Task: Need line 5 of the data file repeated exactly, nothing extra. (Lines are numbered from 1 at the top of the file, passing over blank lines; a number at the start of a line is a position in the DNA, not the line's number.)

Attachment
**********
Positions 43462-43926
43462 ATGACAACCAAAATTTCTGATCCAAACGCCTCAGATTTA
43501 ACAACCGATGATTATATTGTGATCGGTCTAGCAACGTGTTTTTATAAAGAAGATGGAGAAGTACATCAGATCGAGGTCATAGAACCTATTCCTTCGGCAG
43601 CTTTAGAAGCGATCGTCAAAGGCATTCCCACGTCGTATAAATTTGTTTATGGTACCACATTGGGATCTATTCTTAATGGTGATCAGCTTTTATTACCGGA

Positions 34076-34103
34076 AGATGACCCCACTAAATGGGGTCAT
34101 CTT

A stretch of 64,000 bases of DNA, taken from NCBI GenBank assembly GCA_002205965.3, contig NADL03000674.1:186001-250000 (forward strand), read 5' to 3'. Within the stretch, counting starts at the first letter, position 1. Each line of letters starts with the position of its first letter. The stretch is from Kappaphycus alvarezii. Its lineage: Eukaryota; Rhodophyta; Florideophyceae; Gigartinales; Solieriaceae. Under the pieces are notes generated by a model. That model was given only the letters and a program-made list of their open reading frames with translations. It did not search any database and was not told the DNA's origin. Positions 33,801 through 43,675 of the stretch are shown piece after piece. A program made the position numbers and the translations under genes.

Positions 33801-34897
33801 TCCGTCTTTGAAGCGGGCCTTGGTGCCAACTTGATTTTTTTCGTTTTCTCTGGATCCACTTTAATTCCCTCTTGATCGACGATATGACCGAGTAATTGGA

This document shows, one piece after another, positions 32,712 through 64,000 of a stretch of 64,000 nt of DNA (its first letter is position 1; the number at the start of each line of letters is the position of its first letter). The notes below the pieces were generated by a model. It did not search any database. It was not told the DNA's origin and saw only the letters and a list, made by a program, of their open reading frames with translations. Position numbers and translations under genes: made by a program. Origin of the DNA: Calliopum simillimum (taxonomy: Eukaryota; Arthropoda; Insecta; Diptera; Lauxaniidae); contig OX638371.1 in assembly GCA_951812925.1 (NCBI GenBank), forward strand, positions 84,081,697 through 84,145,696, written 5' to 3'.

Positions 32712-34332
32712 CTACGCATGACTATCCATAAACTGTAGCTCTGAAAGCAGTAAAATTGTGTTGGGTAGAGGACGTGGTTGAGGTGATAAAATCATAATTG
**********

Positions 34076-34103